The Sweet Pea man of Hurstpierpoint

I haven’t managed to interview my own resident sweet pea expert, Ron, yet, but my recent visit to the Hurstpierpoint allowed me to meet another sweet pea man – another genius with these gorgeous, highly-scented flowers. As you can see, his sweet peas are second to none (except, maybe, Ron’s!) and he agreed to share some of his secrets. The key to producing huge blooms like this is cordon growing. And it is quite a lot of work – but the evidence suggests that if you like sweet peas as much as I do, it’s well worth it.

Here’s what you do:

  1. Choose a sunny spot and hammer two stakes into the ground to make a row.

  2. Attach parallel wires between the posts, one at the bottom and one further up. Push canes into the soil every nine inches or so and secure them to the wires.

  3. Plant one sweet pea in front of each cane – the Sweet Pea man of Hurstpierpoint has actually colour-coordinated his along the rows, but you might choose to mix the really highly scented varieties like the grandifloras amongst the others (the Spencer varieties usually have bigger flowers but less scent) to encourage the pollinators who will be drawn by the fragrance and then travel around the rest of your plot.

  4. Let the plants grow to a foot tall and then select the strongest shoot and remove the rest – painful, but necessary if you want really strong flowers.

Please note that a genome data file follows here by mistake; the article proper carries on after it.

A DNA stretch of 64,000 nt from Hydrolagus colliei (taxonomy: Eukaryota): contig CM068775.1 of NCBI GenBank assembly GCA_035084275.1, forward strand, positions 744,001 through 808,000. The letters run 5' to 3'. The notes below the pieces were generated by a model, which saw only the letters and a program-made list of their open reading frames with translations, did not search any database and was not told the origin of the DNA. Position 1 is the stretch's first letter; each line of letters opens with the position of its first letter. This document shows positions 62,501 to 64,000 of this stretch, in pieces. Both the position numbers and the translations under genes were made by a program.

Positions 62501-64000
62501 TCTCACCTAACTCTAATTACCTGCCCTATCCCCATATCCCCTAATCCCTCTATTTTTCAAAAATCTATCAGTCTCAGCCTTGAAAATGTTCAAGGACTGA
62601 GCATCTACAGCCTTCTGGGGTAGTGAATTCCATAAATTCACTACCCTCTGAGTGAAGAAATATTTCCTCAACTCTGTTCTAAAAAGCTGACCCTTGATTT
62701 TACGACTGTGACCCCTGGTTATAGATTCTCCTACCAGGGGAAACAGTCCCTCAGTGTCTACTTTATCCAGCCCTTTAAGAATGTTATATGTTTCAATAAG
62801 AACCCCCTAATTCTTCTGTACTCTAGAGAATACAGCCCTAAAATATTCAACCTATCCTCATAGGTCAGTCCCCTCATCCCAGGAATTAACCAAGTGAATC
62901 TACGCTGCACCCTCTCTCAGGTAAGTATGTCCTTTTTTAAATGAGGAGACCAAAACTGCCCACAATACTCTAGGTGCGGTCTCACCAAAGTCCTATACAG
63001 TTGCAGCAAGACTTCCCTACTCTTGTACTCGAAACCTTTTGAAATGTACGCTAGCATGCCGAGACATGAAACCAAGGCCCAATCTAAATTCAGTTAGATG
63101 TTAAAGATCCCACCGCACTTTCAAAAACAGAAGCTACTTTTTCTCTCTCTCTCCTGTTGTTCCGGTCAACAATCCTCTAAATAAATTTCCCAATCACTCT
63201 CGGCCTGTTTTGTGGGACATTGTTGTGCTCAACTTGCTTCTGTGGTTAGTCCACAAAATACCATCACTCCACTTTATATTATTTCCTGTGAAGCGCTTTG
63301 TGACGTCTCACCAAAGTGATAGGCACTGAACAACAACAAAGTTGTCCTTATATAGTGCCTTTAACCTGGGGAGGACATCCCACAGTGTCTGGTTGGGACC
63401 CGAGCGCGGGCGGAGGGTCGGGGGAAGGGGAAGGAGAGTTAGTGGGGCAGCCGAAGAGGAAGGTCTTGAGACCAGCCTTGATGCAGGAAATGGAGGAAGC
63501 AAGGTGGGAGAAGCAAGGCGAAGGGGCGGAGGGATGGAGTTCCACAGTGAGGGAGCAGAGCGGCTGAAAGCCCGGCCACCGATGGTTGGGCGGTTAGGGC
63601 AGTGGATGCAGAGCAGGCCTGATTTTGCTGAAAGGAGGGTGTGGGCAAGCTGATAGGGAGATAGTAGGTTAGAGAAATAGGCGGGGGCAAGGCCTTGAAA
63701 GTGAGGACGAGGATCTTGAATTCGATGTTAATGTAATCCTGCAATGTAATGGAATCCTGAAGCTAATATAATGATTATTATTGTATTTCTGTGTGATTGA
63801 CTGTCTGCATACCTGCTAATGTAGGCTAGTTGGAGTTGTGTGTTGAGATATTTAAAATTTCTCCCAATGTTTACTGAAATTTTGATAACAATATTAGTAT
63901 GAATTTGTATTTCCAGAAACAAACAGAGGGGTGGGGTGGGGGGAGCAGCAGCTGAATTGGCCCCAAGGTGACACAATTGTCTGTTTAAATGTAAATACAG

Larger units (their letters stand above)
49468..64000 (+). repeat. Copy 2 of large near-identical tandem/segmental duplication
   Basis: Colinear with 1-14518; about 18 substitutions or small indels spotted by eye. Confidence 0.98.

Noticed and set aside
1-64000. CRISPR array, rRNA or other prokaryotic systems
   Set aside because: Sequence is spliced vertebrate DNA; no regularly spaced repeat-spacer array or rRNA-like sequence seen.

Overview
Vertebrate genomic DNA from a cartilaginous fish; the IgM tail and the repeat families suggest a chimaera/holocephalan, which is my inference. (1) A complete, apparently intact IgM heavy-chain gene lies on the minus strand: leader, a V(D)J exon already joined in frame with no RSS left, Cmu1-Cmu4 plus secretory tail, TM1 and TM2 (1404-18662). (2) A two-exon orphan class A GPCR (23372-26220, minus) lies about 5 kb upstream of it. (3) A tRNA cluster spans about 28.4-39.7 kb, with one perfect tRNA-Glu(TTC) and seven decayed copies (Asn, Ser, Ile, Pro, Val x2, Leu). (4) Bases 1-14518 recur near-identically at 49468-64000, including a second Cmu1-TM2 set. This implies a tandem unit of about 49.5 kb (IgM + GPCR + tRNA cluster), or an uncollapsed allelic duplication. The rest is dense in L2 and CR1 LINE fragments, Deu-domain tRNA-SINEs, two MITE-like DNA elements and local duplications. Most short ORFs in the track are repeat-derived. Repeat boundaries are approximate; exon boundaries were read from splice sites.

5. Tie this shoot to the cane and regularly pinch off side shoots and tendrils – this step means the plant gives all its strength to the flowers rather than dissipating it in side shoots and climbing growth. You will need pea rings or horticultural tape to keep tying the primary shoot to the cane.

  6. When the plants have reached the top of the canes, untie them and lay the stems on the ground, parallel to the row.

  7. Now re-tie stems to a cane further along the row, so the tip of the plant reaches about a foot up its new cane.

This is why so many people grow sweet peas on the allotment rather than in the garden at home - it's just too much to be expected give up so much garden space for a single plant, but on your plot you can extend the cane row as far as you like without losing much in terms of space.

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Posted by The Allotment Blogger on Saturday, July 7, 2007


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